0 of 0 people found this review helpful
  •  
    Kevron HILLSBORO, OREGON, United States 02-06-12
    Kevron HILLSBORO, OREGON, United States 02-06-12
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    "Excellent and entertaining analogy"
    Would you listen to How An Economy Grows And Why It Crashes again? Why?

    I loved this book and would listen to it again in a heart-beat. The analogy is entertaining, accurate and in many cases, quite funny. I found myself laughing out loud at the character names who represent real people from American economic history.


    What about Peter D. Schiff and Andrew J. Schiff ’s performance did you like?

    The readers (and authors) did an excellent job reading the story. Andrew Schiff read the analogy and Peter would jump in with a series of


    Was there a moment in the book that particularly moved you?

    The climactic ending was both dramatic and prophetic. I found myself loving the ending and hating it at the same time. I loved the irony but hate how tragic the ending is for the people in the book. The United States is on the same path as the people in the book unless policy makers hit the brakes on current policy and change direction.


    0 of 0 people found this review helpful
  •  
    Praetor 01-09-12
    Praetor 01-09-12
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    "Condensing the American economy into a parable"

    The book is essentially a parable of the growth of an economy, and eventually the growth and 20th century crises of the American economy. I can't say that it taught me a lot I didn't already know, but it does provide lots of information in condensed form. The format of a parable helps to clarify the authors' points, however it might also over-simplify, and make it easier to ignore points that might not fit with the authors' viewpoint. The points made do feel over-simplified at-times, and a slightly deeper discussion would have helped.

    Their viewpoint, by the way, is quite reasonable - that the idea that consumer spending (fuelled by government-backed cheap credit) can be an engine of economic growth is an absurdity. Economic growth has to be based on actual production. They heavily criticize the US administration's response to the current crisis (throwing more money at the market, and pushing even more cheap credit - that caused the crisis in the first place). The essence of their argument is that the heavy government meddling in the market is at-least partially responsible for the meltdown, and that their response prevents the market from healing - the companies/people who made foolish choices, like trying to "flip" investment homes, should pay the price, instead of transferring their mistakes to all tax-payers.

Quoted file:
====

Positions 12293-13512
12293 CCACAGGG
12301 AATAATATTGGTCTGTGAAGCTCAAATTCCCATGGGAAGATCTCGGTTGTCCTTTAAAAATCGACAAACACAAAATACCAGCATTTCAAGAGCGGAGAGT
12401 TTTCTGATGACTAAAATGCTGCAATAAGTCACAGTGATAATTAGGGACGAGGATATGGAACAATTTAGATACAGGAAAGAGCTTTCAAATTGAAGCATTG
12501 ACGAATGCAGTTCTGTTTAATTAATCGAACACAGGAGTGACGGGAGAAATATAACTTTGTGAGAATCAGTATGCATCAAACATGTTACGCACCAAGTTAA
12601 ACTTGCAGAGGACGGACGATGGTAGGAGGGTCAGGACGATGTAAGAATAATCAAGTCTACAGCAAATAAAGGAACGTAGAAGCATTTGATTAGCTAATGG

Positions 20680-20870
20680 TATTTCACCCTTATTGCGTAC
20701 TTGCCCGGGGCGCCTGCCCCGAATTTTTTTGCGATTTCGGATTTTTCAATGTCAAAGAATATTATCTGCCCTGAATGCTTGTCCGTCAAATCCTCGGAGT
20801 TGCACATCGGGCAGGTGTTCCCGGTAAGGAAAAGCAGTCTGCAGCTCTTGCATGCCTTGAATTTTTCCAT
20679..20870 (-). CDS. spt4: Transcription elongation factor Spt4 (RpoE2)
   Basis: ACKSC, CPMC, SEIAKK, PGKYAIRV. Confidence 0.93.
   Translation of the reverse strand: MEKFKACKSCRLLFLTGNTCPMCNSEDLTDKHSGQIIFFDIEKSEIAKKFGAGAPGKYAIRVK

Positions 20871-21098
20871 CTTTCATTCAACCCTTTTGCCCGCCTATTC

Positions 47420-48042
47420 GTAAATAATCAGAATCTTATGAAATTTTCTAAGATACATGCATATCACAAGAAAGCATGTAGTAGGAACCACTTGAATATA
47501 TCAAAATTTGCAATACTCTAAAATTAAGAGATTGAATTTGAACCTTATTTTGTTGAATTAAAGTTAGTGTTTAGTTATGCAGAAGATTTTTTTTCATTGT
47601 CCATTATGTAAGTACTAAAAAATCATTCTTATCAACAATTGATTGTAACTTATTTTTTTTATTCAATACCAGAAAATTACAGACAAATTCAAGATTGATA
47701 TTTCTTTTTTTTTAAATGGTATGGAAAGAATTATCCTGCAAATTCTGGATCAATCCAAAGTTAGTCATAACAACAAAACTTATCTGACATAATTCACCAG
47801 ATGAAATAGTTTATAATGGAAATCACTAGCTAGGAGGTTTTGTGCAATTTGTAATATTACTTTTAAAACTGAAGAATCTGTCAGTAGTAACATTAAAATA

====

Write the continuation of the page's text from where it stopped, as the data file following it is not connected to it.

Even if you don't fully agree with their analysis, this is an enjoyable listen, and I recommend it.

    0 of 0 people found this review helpful
  •  
    Roderick El Centro, CA, United States 09-26-11
    Roderick El Centro, CA, United States 09-26-11 Member Since 2014
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    "Awesome and easy to follow"

    My 9 year old son started listening to this with me. He said "Dad so the fish is money?" and then put his book down and listened on our 2 hour road trip. I love it when a book can be both educational and fun and the topic be something important and usually dry like economics. Thank you for the excellent book.

    0 of 0 people found this review helpful
  •  
    Steve from MD 10-12-13 Member Since 2011
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    "This is an example of Why Economics is not science"

    This book is why economics fails. We are to learn about the authors opinions about how he thinks economics works in the real world. To do this he creates a total fictitious land and then translates from the fiction to reality. This does not work. Lets start with some basics. On his island everyone not only does every one have a job this job provides for all the basic needs. Clearly this does not exist anywhere in the real world and with such a base how can you believe all that flows from this world would translate into ours. He also ignores history. He views all regulations as bad. There was a reason regulations are created and often they solve a problem. In our recent history we have deregulated banks and savings and loans both lead to huge bailouts. I could go as with his poor explanation of why the gold standard is so important. After all in his world fish do provide a real benefit to the inhabitants they can eat it and survive. How is gold similar. It only has value because others want it not. How does he explain the tulip bubble or the internet bubble? This occurred with out any government involvement. I would leave his fantasy world in fantasy land and take no useful lessons from such dribble.

    1 of 3 people found this review helpful